And further on in the article Kristof reports:
“A lot of these compounds act as weak estrogen, so that’s why developing males — whether smallmouth bass or humans — tend to be more sensitive,” said Robert Lawrence, a professor of environmental health sciences at the Johns Hopkins Bloomberg School of Public Health. “It’s scary, very scary.”
The scientific case is still far from proven, as chemical companies emphasize, and the uncertainties for humans are vast. But there is accumulating evidence that male sperm count is dropping and that genital abnormalities in newborn boys are increasing. Some studies show correlations between these abnormalities and mothers who have greater exposure to these chemicals during pregnancy, through everything from hair spray to the water they drink.
Endocrine disruptors also affect females. It is now well established that DES, a synthetic estrogen given to many pregnant women from the 1930s to the 1970s to prevent miscarriages, caused abnormalities in the children. They seemed fine at birth, but girls born to those women have been more likely to develop misshaped sexual organs and cancer.”
None other than the prestigious Endocrine Society is sounding a strong warning.
“There is growing interest in the possible health threat posed by endocrine-disrupting chemicals (EDCs), which are substances in our environment, food, and consumer products that interfere with hormone biosynthesis, metabolism, or action resulting in a deviation from normal homeostatic control or reproduction. In this first Scientific Statement of The Endocrine Society, we present the evidence that endocrine disruptors have effects on male and female reproduction, breast development and cancer, prostate cancer, neuroendocrinology, thyroid, metabolism and obesity, and cardiovascular endocrinology. Results from animal models, human clinical observations, and epidemiological studies converge to implicate EDCs as a significant concern to public health. The mechanisms of EDCs involve divergent pathways including (but not limited to) estrogenic, antiandrogenic, thyroid, peroxisome proliferator-activated receptor , retinoid, and actions through other nuclear receptors; steroidogenic enzymes; neurotransmitter receptors and systems; and many other pathways that are highly conserved in wildlife and humans, and which can be modeled in laboratory in vitro and in vivo models. Furthermore, EDCs represent a broad class of molecules such as organochlorinated pesticides and industrial chemicals, plastics and plasticizers, fuels, and many other chemicals that are present in the environment or are in widespread use. We make a number of recommendations to increase understanding of effects of EDCs, including enhancing increased basic and clinical research, invoking the precautionary principle, and advocating involvement of individual and scientific society stakeholders in communicating and implementing changes in public policy and awareness….”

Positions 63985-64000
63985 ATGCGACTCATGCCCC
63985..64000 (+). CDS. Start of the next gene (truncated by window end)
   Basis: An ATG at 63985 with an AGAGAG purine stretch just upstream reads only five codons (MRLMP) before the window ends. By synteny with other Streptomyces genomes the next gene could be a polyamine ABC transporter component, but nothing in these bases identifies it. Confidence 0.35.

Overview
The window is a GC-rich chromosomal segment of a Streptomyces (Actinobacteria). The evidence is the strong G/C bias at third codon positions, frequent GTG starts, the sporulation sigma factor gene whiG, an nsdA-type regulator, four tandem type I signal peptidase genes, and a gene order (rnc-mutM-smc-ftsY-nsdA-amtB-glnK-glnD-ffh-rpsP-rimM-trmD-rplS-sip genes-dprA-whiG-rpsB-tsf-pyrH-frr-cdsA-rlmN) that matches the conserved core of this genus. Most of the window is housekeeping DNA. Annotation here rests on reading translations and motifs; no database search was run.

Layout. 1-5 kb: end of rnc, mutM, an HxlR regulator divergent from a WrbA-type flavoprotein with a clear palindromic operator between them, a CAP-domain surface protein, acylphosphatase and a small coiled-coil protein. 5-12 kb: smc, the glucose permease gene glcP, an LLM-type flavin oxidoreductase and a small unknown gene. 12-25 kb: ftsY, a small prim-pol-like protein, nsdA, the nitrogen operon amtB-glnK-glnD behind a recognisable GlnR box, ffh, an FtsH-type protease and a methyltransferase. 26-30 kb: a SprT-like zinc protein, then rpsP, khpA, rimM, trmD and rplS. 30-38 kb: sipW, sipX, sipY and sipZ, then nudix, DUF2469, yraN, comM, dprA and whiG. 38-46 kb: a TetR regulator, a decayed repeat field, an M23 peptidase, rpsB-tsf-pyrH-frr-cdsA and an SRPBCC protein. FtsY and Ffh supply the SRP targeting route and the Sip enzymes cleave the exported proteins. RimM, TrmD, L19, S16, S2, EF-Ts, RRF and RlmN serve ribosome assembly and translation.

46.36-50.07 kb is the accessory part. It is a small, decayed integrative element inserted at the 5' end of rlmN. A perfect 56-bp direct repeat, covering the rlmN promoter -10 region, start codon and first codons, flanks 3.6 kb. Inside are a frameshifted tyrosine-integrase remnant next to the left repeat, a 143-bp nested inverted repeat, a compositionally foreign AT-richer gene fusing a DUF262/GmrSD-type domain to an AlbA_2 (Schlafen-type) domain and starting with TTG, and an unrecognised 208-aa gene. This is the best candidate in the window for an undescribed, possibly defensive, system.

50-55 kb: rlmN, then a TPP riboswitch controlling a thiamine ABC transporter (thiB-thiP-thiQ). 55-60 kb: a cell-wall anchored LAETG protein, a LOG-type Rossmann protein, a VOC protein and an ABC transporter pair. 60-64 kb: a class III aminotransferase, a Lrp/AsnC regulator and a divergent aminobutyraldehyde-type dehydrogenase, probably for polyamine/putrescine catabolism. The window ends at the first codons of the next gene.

So it’s time to become more aware. The EPA is beginning to test these chemicals, but they are going to use outdated technologies that won’t flag low dose dangers. Again from the Scientific American here.
“Each test and assay was designed under the surveillance of corporate lawyers who had bottom lines to protect and assorted toxicologists who were not trained in endocrinology and developmental biology. For over a decade, EPA has ignored the vast wealth of information on endocrine disruption from independent academic researchers funded by the United States and other governments in Europe and Asia. This 21st century research is based on different assumptions than the toxicological assumptions that drove the EPA test designs. And most important, because of the limited scope of its test battery, EPA is not in a position to address the pandemics of endocrine-related disorders that pose a threat to every child born today.”
Sound familiar in our political landscape? Corporate interests interfere with the public’s safety, whether their physical safety such as that endangered by endocrine disruptors, or their financial safety which was recently severely damaged by a Wall Street protected by Washington.
President Obama promised us change. I wonder if even he underestimated the amount of change that’s so desperately needed.